I don’t know when I thought up this idea. Dirty South tweeted me, and the notion must have come to me in the three minutes before my reply.
‘I have some ideas.’
We had been ruminating on a pub crawl together for a while. And by ‘a while’, I mean several years.
Things had stopped us, like my propensity to take off for the glorious reaches of Kazakhstan and Taiwan. Deserter? They just couldn’t be feckin’ bothered, could they?
It had to be the right pub crawl, something different, something… unexpected. And what is more unexpected than the 172 bus? I had gotten aboard it earlier that day in a bid to skip the rainy two-stop commute between the train station and my flat and was reminded how much I loved it.
Can someone love a bus? Because I love the 172. It is the stupidest bus line. So sad and unloved and useless, especially once it gets down around New Cross and everybody realises it’s not going far enough south to get them anywhere.
The 172 only goes as far as Honor Oak Park. It is the disliked, slightly malformed sibling of the flashy 171, that grand squire which goes everywhere everyone ever wanted to go, like Catford or the Bellingham Bus Garage. The 171 even has a night bus. The 172 is afraid of the dark.
The 172 does, however, have a total of four – five I will argue in this thesis – bus stops named for pubs. Actual bus stops, at actual pubs. What more does one need in life? We made it our mission to hit them all, using only the 172 of course.
The Elephant and Castle was our first stop – a somewhat newly done-up pub run by the fab Antic Collective and boasting their fine Volden porter. It is the day before Snowpocalypse 2018 hits the UK properly and a light whitish precipitation has been falling most of the day, making the porter (and the bus) the correct choice. I sup and wait for Dirty South, who is ‘delayed by Southeastern Rail’ which can only mean he is stuck somewhere outside Lewisham in a train carriage that smells of dirty nappies.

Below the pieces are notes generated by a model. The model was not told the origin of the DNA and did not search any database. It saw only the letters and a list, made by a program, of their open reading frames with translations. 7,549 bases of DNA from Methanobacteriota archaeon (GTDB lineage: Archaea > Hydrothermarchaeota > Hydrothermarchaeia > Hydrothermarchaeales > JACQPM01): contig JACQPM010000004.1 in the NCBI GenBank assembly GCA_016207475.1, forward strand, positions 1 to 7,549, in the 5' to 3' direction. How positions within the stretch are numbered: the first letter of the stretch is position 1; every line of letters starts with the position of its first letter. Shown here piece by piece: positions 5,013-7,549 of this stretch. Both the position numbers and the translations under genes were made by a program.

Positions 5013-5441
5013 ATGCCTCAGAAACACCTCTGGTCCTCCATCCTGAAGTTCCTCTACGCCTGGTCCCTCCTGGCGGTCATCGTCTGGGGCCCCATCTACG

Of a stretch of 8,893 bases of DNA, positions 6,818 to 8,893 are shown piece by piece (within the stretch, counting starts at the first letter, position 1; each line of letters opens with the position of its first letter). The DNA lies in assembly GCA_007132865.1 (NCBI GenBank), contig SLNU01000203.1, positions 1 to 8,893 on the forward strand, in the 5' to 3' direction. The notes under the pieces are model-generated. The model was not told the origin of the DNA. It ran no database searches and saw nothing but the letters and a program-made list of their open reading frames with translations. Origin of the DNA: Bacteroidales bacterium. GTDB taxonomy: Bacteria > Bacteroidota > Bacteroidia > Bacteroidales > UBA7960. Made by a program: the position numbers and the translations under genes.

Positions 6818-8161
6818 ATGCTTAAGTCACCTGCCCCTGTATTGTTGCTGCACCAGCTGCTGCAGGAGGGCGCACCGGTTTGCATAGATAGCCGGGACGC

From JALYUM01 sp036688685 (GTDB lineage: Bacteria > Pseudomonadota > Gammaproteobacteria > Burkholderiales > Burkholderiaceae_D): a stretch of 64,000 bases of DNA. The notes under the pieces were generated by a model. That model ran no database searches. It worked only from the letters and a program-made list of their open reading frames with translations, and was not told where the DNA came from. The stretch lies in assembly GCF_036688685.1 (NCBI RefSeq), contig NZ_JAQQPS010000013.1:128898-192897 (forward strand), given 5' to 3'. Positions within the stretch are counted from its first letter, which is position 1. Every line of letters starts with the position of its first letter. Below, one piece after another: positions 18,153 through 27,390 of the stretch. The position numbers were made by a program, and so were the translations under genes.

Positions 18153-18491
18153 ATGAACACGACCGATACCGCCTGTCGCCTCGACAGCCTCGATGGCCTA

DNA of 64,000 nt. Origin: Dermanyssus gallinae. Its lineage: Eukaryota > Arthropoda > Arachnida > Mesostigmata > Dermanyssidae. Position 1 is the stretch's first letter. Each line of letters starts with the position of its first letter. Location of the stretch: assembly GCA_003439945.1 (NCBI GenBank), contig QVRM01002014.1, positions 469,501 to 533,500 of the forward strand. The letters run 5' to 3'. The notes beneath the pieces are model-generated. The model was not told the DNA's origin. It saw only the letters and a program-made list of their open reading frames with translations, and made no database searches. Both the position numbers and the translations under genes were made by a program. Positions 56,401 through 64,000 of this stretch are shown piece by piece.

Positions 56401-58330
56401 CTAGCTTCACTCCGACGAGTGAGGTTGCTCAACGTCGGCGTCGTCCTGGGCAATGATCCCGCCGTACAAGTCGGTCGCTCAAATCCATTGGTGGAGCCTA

Dulwich Raider, along with my friend Boxing Girl, have both begged off, and I begin to wonder if Dulwich Raider is a myth that Dirty South made up so he could drink twice as much. Likely. Very likely.
‘Hello, my dear,’ he says in fine form on arrival, not taking the time to properly address or even acknowledge me before heading directly to the bar for his own tankard.
The Elephant and Castle is a nice pub, albeit a little heavy on the loud music, but what can you expect from the Castle district if you aren’t going in for a full night of Polish stodge and craft beers at Mamuska? It’s far and away the best choice on the roundabout. Plus, the 172 bus stop – Elephant & Castle London Rd Stop E – is just outside and over one or two ethereal crossings (who can keep track?).